Shabana Mahmood spoke after it was revealed that a report commissioned by the government included proposals to increase interest rates on student loans for 3.6 million borrowers in England who took out loans over the past 15 years.
The report, by Rothschild investment bank and examining how the coalition could sell student loans issued since 1998, was obtained by the False Economy website under the Freedom of Information Act, according to a story in The Guardian.
Increasing the amount that students repay into the loans system would make the loans more attractive to prospective private buyers.
In the report, the authors apparently suggest a script the government could use if it wanted to persuade graduates to accept the worsening of their conditions: “We all live in difficult times. You have a deal which is so much better than your younger siblings (they will incur up to £9,000 tuition fees and up to RPI [inflation] + 3 per cent interest rates).”
Rothschild found the current cap on interest rates for the older loans – either RPI or banks’ base rate plus 1 per cent, whichever is lower – is a deterrent to potential investors. The options it proposed, according to the newspaper, include removing that cap, which at present keeps repayment rates at 1.5 per cent. Lifting it would mean applying an interest rate of 3.6 per cent, in line with RPI of 3.6 per cent in March 2012.
In a statement, the Department for Business Innovation and Skills pointed out that the government “has not made any changes to the pre-2012 loans interest rate terms…Work on the feasibility of selling the pre-2012 student loan book is ongoing.”
But Ms Mahmood said the Rothschild proposals to raise interest rates on existing loans “to pay for [the government’s] privatisation of the loan book is outrageous. It would represent a complete betrayal of the 3.6 million affected students who thought they were taking out loans on completely different terms.”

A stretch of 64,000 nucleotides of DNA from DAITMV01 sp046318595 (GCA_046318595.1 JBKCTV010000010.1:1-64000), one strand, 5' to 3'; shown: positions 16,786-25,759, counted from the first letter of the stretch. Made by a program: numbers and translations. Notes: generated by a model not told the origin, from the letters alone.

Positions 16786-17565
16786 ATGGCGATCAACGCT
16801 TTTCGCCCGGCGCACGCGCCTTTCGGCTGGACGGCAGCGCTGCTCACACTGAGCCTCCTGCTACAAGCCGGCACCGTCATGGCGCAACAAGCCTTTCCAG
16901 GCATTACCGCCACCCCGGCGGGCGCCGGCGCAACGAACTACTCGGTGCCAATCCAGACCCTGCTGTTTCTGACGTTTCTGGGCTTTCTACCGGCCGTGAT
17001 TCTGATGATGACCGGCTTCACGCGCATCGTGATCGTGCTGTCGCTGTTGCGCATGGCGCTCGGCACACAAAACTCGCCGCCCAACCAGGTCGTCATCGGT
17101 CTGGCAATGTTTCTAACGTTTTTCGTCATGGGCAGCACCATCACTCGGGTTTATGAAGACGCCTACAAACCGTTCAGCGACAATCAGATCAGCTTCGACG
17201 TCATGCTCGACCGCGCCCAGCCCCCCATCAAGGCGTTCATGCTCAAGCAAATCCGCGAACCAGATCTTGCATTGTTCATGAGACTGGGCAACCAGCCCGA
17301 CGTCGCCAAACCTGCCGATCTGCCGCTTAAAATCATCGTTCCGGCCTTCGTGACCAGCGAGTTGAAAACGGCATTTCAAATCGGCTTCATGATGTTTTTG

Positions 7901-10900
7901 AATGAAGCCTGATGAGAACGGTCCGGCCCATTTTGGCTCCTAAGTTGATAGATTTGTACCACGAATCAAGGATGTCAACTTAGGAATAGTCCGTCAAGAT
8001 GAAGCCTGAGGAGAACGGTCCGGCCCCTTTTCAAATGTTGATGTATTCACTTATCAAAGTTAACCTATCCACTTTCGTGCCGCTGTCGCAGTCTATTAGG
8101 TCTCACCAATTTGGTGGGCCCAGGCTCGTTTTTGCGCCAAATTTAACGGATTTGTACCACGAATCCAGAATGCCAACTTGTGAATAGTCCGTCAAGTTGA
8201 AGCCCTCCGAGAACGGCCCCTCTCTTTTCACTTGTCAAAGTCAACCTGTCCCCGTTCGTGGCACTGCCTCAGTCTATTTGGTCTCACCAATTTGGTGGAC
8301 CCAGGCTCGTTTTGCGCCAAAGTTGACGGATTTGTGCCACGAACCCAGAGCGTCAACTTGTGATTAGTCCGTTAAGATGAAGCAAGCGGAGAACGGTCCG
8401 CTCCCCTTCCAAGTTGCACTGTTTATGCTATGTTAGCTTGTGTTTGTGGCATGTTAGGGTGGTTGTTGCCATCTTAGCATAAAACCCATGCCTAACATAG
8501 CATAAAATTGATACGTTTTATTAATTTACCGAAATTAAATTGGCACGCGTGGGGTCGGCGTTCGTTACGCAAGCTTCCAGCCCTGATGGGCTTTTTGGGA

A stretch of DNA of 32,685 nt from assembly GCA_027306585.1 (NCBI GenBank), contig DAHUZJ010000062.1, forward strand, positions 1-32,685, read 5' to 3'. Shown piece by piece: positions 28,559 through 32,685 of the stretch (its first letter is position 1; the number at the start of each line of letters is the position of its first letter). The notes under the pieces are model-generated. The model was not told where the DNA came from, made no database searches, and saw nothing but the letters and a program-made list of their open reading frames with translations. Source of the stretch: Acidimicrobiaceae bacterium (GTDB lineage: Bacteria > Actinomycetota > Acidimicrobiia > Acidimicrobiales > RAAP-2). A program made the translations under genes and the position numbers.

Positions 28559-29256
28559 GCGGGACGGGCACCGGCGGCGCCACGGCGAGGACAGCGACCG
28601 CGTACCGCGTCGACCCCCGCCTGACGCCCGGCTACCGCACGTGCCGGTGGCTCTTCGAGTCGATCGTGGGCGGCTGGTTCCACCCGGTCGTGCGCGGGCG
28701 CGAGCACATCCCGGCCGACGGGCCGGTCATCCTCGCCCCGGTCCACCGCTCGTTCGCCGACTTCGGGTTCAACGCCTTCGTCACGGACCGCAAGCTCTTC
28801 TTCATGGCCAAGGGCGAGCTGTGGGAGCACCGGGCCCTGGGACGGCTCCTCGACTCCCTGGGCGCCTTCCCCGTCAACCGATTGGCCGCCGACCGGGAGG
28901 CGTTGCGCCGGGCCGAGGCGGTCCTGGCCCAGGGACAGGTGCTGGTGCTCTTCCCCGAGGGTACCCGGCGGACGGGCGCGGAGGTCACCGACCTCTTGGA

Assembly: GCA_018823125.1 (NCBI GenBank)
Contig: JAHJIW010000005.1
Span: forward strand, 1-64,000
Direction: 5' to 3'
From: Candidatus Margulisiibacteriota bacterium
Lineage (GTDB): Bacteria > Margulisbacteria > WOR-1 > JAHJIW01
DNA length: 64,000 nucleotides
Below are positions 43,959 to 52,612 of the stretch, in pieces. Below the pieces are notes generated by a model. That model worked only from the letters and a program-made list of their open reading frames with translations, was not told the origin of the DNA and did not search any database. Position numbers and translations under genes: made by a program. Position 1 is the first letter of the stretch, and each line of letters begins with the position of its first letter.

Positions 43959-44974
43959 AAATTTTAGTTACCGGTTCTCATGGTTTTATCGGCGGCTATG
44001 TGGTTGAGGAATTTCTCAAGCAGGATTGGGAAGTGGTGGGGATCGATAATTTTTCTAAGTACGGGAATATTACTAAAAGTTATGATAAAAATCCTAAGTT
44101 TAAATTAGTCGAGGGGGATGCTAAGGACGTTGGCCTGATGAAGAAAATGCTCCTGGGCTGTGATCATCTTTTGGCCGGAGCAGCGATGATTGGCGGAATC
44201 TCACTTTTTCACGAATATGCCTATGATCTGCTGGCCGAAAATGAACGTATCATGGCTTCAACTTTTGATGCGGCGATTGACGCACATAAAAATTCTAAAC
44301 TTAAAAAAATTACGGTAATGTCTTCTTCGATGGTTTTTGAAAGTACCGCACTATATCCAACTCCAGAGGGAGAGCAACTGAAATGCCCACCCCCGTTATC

She added: “The government must now urgently clarify their plans regarding the sale of the student loan book, and reassure graduates that their repayments will not be raised simply to pay for their costly financial smoke and mirrors.”
Liam Burns, the president of the National Union of Students, said: “Despite pushing them to establish in law that conditions on student loans could not be altered retrospectively the government refused and instead gave weak assurances that they had no plans to do so. Now we see their own advisors are suggesting that very move.
“By raising tuition fees the government shifted much of the cost of education on to students, and these proposals would hit recent graduates. When are those who benefited from the boom years going to take their share of the burden like [universities and science minister] David Willetts said they should before he was in government?”